GREENSBORO, N.C. — Justin Anderson is the consummate ham, a natural performer with the panache, eloquence and wit to command a basketball court, locker room or social occasion.
But when ACC commissioner John Swofford attempted to hand Anderson the conference's basketball championship trophy Sunday afternoon, Anderson immediately deferred. He knew where Virginia's first such hardware in 38 years belonged.
So fittingly and joyously, seniors Joe Harris and Akil Mitchell, the sterling remnants of coach Tony Bennett's first Cavaliers recruiting class, lifted the trophy for the thousands of Virginia faithful in Greensboro Coliseum to see.
"I didn't want that (trophy)," said Anderson, a sophomore and the ACC's sixth man of the year. "I knew exactly where it belonged. It belonged in … Joe Harris and Akil Mitchell's hands. Those guys put us on their backs. They believed.
"A special thing about those guys, too: They had (four) guys in their class that transferred … and they did a great job sticking it out and coming together and just leading the team to where we are right now. Those are the guys who should hoist that trophy and get that image, because that's a memory that they'll never forget."
Difficult as this may be, set aside critiques of the NCAA tournament bracket unveiled hours after Virginia's victory. Interrupt analysis of the Cavaliers' Final Four prospects.
Instead, allow Sunday's achievement to marinate for just a moment.
Virginia's first ACC tournament championship since 1976 comes in Bennett's fifth season, appropriate for a coach who preaches patience and program foundation rather than quick fixes.
Moreover, the title came in a bruising and breathtaking 72-63 conquest of Duke, the conference's gold standard.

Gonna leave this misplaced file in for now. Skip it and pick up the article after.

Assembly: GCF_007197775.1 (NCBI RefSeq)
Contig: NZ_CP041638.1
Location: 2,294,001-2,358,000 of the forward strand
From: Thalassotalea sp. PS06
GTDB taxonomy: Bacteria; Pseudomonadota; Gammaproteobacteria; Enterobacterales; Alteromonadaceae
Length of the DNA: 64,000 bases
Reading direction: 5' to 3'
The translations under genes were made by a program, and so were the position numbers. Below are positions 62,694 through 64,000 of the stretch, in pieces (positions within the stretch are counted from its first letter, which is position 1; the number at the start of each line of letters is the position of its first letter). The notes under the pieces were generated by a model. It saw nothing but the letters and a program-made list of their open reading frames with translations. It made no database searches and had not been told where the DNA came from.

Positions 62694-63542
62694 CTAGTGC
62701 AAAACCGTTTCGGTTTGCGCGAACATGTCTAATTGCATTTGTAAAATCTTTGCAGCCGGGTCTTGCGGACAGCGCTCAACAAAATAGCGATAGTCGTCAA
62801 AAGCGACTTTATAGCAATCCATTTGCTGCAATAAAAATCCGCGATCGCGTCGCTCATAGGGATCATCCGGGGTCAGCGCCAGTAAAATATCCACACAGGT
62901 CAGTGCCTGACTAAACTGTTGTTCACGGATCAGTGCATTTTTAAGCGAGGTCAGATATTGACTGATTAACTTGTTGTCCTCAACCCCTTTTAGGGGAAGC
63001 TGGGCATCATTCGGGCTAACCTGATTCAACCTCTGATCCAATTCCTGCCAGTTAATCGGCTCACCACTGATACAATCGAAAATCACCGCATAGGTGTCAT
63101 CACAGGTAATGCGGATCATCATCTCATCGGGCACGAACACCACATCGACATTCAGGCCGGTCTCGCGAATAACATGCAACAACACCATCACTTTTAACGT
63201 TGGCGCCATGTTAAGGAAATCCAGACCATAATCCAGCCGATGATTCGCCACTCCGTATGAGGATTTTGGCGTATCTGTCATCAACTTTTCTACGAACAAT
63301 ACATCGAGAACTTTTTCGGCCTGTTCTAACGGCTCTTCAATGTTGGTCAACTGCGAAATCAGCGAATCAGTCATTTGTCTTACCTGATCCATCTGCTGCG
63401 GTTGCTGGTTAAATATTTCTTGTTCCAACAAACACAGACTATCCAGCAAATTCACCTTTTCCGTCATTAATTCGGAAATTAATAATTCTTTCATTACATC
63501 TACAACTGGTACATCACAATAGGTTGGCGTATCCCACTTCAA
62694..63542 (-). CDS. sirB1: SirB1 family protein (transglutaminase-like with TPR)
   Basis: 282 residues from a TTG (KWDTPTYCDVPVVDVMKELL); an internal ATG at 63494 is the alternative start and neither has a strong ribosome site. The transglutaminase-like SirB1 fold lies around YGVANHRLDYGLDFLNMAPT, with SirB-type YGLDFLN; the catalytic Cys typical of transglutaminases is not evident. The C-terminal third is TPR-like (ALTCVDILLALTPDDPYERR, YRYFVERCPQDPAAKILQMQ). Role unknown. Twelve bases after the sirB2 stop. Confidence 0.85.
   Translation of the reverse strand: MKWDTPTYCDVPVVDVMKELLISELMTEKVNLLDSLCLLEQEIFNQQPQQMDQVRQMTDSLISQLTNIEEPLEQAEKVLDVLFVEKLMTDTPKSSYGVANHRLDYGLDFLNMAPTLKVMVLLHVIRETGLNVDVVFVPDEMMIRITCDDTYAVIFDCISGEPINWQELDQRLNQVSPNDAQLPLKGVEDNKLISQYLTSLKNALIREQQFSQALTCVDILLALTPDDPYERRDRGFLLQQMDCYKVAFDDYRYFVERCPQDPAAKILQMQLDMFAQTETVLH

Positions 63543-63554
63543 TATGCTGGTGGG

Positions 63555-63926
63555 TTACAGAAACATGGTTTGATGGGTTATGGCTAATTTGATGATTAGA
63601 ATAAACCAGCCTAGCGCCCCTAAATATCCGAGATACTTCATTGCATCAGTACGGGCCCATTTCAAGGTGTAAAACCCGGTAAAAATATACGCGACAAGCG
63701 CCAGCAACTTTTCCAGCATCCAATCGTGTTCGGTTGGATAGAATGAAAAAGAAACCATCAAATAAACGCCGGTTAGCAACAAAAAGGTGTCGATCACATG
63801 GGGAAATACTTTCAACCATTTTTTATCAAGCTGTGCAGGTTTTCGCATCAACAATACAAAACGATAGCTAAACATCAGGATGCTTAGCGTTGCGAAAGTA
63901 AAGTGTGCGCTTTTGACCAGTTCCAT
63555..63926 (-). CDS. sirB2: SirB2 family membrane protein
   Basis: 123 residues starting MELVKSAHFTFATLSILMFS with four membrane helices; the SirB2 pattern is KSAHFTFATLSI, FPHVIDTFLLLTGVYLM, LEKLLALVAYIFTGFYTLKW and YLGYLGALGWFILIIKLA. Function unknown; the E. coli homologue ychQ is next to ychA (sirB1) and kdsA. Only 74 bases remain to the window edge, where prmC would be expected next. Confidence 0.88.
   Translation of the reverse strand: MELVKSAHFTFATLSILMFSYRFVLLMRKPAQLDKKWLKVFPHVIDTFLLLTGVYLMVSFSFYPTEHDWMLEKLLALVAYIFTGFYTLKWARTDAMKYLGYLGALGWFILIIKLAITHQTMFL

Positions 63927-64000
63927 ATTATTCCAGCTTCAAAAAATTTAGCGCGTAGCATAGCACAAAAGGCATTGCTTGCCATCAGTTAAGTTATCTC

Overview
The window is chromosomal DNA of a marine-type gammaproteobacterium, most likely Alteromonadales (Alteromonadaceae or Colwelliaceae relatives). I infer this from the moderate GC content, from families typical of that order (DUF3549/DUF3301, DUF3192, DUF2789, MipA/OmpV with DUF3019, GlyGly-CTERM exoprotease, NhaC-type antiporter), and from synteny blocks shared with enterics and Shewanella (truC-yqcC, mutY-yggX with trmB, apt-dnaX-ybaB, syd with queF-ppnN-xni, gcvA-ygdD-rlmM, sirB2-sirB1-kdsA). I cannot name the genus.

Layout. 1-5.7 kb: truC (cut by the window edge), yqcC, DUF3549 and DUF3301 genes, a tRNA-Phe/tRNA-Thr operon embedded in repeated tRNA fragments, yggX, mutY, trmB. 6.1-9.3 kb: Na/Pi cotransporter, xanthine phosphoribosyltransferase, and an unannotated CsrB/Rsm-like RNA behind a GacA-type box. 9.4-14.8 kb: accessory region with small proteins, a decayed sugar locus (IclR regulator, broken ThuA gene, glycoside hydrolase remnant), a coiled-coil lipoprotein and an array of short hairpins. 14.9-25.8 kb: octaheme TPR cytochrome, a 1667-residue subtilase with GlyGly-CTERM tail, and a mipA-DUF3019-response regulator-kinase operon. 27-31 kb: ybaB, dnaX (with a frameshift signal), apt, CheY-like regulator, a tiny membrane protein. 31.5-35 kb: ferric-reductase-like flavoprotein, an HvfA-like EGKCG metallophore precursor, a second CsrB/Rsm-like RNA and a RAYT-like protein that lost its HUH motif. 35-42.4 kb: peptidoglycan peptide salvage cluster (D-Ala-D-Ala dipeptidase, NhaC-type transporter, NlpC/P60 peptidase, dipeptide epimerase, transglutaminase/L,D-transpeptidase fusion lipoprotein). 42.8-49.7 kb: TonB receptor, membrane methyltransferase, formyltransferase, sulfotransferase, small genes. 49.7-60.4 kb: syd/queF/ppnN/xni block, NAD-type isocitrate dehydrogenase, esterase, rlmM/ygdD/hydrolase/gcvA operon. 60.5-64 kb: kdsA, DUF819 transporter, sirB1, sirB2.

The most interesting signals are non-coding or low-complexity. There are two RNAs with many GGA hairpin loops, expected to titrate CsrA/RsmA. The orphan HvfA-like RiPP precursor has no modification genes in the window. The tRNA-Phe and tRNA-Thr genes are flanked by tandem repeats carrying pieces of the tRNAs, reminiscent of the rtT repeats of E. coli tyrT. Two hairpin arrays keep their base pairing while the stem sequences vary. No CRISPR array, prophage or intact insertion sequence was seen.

"I admire them," said Mike Krzyzewski, the Blue Devils' Hall of Fame coach. "I think they're a helluva basketball team. They've had a great season, great kids, unselfish. They're one of the best teams in the country. They've done that in a consistent manner."
Yes they are and yes they have.
But don't forget where they were, fresh off an 11th-place ACC finish, when Bennett arrived from Washington State. In each of Bennett's years, Virginia has won more ACC games than the previous season, and this team figured to continue the trend.
But few, if any, expected a crescendo, a 16-2 ACC record, the program's first outright regular-season title since 1981, a three-game sweep of the league tournament and a No. 1 NCAA East Regional seed.
Anyone questioning that seed needs to cue up Sunday's victory over Duke.
The Cavaliers (28-6) countered every Blue Devils punch, of which there were many. Even when Duke freshman Jabari Parker was auditioning for the NBA draft with stepbacks, post spins and poster-worthy dunks, Virginia didn't flinch.
And the beauty of it, the beauty in the way the Cavaliers have played all season, is that you never know who it will be. Duke had one viable option: Parker. Virginia had Harris and Mitchell and Malcolm Brogdon and Anthony Gill and Mike Tobey and …